Brexit will likely lead to increased child poverty and threaten loopholes in systems that protect children from abuse, campaigners have warned.
The Children's Rights Alliance (CRA) has told an Oireachtas committee that Britain's decision to pull out of the EU could also hit children's access to critical services in Ireland.
Tanya Ward, chief executive of the group, has pleaded for Northern Ireland to be designated a special case that would allow EU protections to remain within the region and maintain crucial funding from Brussels.
"Brexit poses a significant threat to children on this island, North and South," she said.
"Likely implications include an increase to child poverty rates and the potential exploitation of loopholes in child protection systems."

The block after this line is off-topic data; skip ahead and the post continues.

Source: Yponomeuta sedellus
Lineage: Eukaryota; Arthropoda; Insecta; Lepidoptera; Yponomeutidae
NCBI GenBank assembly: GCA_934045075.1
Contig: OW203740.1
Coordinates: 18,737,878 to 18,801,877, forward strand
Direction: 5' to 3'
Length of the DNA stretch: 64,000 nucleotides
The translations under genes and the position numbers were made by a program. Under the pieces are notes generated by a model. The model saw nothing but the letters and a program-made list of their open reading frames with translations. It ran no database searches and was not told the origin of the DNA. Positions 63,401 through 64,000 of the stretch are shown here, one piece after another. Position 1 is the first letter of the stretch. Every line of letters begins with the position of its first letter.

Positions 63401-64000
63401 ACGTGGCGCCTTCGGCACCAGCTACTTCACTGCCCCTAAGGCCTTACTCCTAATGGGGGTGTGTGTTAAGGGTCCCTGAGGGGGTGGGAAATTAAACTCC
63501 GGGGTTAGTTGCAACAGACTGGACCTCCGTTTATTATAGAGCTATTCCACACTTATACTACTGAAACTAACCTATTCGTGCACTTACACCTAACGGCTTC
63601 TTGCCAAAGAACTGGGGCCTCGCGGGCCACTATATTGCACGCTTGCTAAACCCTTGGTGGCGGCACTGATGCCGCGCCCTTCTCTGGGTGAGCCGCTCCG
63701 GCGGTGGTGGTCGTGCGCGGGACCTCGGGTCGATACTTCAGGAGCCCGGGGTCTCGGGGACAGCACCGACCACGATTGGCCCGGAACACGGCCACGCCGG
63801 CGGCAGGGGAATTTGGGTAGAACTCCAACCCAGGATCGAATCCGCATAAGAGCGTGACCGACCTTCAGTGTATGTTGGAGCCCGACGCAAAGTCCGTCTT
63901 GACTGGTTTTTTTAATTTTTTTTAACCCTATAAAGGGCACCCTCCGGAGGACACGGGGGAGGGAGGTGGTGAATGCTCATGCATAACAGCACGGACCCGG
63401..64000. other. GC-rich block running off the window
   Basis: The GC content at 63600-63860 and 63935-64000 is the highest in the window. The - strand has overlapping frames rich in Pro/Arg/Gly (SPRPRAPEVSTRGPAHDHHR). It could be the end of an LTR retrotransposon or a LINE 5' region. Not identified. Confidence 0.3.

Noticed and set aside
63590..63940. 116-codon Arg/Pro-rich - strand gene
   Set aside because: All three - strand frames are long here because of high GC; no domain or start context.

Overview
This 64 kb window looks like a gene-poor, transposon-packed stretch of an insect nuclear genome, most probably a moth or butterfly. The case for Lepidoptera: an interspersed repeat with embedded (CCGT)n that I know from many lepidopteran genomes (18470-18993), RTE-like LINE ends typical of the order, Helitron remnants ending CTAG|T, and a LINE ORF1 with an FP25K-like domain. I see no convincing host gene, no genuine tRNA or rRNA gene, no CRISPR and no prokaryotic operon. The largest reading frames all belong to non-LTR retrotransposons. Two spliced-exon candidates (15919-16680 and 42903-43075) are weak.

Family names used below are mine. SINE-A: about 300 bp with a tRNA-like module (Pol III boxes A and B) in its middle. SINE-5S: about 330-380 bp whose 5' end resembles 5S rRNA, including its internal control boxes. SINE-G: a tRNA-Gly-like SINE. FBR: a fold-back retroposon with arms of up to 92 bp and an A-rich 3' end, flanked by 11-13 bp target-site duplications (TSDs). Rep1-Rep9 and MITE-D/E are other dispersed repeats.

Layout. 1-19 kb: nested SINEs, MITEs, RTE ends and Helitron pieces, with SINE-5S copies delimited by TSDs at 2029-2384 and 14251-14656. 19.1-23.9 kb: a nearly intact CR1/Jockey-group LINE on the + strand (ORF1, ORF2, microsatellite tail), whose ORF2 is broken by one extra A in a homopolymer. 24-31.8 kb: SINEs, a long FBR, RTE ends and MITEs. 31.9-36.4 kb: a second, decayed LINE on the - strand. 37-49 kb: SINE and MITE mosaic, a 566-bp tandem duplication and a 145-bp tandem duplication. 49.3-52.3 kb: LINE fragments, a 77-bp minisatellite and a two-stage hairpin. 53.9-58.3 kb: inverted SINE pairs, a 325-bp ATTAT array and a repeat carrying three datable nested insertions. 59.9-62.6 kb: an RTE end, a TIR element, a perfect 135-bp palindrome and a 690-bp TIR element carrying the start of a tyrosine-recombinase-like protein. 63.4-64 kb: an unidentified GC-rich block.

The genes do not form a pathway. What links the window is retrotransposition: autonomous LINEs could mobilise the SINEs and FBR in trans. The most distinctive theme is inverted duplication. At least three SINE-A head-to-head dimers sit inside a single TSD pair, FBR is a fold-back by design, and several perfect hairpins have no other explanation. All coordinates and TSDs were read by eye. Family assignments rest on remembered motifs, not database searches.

Ms Ward said children on both sides of the border already have among the highest rates of child poverty in the EU - a quarter of children in Northern Ireland and 12% in the Republic live in poverty.
The economic shock from a hard Brexit would almost certainly plunge children further into poverty, she told Dublin's Joint Committee on the Implementation of the Good Friday Agreement.
Furthermore, it threatens to weaken international defences against child sex abuse and exploitation, she told the committee.
There are lots of different ways that child protection systems interact between different countries within the EU and it is necessary that they do interact, Ms Ward said.
She said painstaking work is needed to ensure Brexit doesn't open loopholes for predators travelling between jurisdictions as well as for child traffickers.
Ms Ward also cautioned that any threat to dual citizenship in Northern Ireland could erode children's access to cross-border services.
"We are calling on the EU and all parties to consider Northern Ireland as a special case," she said.
"The Good Friday Agreement recognises the right of people in Northern Ireland to hold Irish citizenship. A hard Brexit cannot rob them of this right."